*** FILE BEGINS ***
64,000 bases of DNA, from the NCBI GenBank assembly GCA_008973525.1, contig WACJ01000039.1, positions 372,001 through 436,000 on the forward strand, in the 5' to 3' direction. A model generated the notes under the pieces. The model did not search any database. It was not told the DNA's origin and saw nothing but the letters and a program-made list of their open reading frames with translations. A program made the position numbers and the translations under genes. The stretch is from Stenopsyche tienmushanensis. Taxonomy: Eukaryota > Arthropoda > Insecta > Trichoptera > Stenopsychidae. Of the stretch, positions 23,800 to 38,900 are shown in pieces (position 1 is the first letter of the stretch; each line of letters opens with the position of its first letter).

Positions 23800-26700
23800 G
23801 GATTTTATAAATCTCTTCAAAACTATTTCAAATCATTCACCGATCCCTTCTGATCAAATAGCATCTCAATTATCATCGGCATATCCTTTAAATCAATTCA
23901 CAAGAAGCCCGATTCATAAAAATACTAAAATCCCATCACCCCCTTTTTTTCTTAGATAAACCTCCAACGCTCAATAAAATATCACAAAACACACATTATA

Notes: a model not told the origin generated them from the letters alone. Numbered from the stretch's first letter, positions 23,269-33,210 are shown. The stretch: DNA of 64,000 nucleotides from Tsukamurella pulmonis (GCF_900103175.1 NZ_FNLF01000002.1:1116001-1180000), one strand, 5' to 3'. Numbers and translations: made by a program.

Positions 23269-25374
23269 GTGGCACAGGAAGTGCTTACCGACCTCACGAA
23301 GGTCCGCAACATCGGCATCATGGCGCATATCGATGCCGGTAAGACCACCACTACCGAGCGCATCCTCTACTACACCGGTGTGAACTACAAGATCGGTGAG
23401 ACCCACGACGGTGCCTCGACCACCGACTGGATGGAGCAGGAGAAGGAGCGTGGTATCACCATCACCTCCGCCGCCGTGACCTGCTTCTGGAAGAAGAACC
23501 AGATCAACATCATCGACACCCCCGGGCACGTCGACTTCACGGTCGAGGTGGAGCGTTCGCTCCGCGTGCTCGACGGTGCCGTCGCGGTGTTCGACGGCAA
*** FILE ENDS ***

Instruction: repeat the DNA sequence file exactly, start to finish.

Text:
64,000 bases of DNA, from the NCBI GenBank assembly GCA_008973525.1, contig WACJ01000039.1, positions 372,001 through 436,000 on the forward strand, in the 5' to 3' direction. A model generated the notes under the pieces. The model did not search any database. It was not told the DNA's origin and saw nothing but the letters and a program-made list of their open reading frames with translations. A program made the position numbers and the translations under genes. The stretch is from Stenopsyche tienmushanensis. Taxonomy: Eukaryota > Arthropoda > Insecta > Trichoptera > Stenopsychidae. Of the stretch, positions 23,800 to 38,900 are shown in pieces (position 1 is the first letter of the stretch; each line of letters opens with the position of its first letter).

Positions 23800-26700
23800 G
23801 GATTTTATAAATCTCTTCAAAACTATTTCAAATCATTCACCGATCCCTTCTGATCAAATAGCATCTCAATTATCATCGGCATATCCTTTAAATCAATTCA
23901 CAAGAAGCCCGATTCATAAAAATACTAAAATCCCATCACCCCCTTTTTTTCTTAGATAAACCTCCAACGCTCAATAAAATATCACAAAACACACATTATA

Notes: a model not told the origin generated them from the letters alone. Numbered from the stretch's first letter, positions 23,269-33,210 are shown. The stretch: DNA of 64,000 nucleotides from Tsukamurella pulmonis (GCF_900103175.1 NZ_FNLF01000002.1:1116001-1180000), one strand, 5' to 3'. Numbers and translations: made by a program.

Positions 23269-25374
23269 GTGGCACAGGAAGTGCTTACCGACCTCACGAA
23301 GGTCCGCAACATCGGCATCATGGCGCATATCGATGCCGGTAAGACCACCACTACCGAGCGCATCCTCTACTACACCGGTGTGAACTACAAGATCGGTGAG
23401 ACCCACGACGGTGCCTCGACCACCGACTGGATGGAGCAGGAGAAGGAGCGTGGTATCACCATCACCTCCGCCGCCGTGACCTGCTTCTGGAAGAAGAACC
23501 AGATCAACATCATCGACACCCCCGGGCACGTCGACTTCACGGTCGAGGTGGAGCGTTCGCTCCGCGTGCTCGACGGTGCCGTCGCGGTGTTCGACGGCAA